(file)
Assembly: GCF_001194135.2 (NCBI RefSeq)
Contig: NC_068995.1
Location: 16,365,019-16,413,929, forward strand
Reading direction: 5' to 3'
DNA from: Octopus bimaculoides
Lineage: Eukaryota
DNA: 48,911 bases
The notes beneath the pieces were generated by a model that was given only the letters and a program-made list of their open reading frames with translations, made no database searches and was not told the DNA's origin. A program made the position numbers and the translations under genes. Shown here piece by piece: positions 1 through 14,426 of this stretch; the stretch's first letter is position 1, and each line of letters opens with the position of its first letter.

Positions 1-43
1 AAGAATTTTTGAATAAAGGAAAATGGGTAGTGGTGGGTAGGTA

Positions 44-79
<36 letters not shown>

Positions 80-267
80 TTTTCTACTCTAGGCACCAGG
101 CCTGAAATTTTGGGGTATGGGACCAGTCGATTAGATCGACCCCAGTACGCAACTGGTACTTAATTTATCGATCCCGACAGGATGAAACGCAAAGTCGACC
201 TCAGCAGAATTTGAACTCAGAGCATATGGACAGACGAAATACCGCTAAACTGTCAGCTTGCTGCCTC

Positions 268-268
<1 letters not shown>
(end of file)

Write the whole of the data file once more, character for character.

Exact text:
Assembly: GCF_001194135.2 (NCBI RefSeq)
Contig: NC_068995.1
Location: 16,365,019-16,413,929, forward strand
Reading direction: 5' to 3'
DNA from: Octopus bimaculoides
Lineage: Eukaryota
DNA: 48,911 bases
The notes beneath the pieces were generated by a model that was given only the letters and a program-made list of their open reading frames with translations, made no database searches and was not told the DNA's origin. A program made the position numbers and the translations under genes. Shown here piece by piece: positions 1 through 14,426 of this stretch; the stretch's first letter is position 1, and each line of letters opens with the position of its first letter.

Positions 1-43
1 AAGAATTTTTGAATAAAGGAAAATGGGTAGTGGTGGGTAGGTA

Positions 44-79
<36 letters not shown>

Positions 80-267
80 TTTTCTACTCTAGGCACCAGG
101 CCTGAAATTTTGGGGTATGGGACCAGTCGATTAGATCGACCCCAGTACGCAACTGGTACTTAATTTATCGATCCCGACAGGATGAAACGCAAAGTCGACC
201 TCAGCAGAATTTGAACTCAGAGCATATGGACAGACGAAATACCGCTAAACTGTCAGCTTGCTGCCTC

Positions 268-268
<1 letters not shown>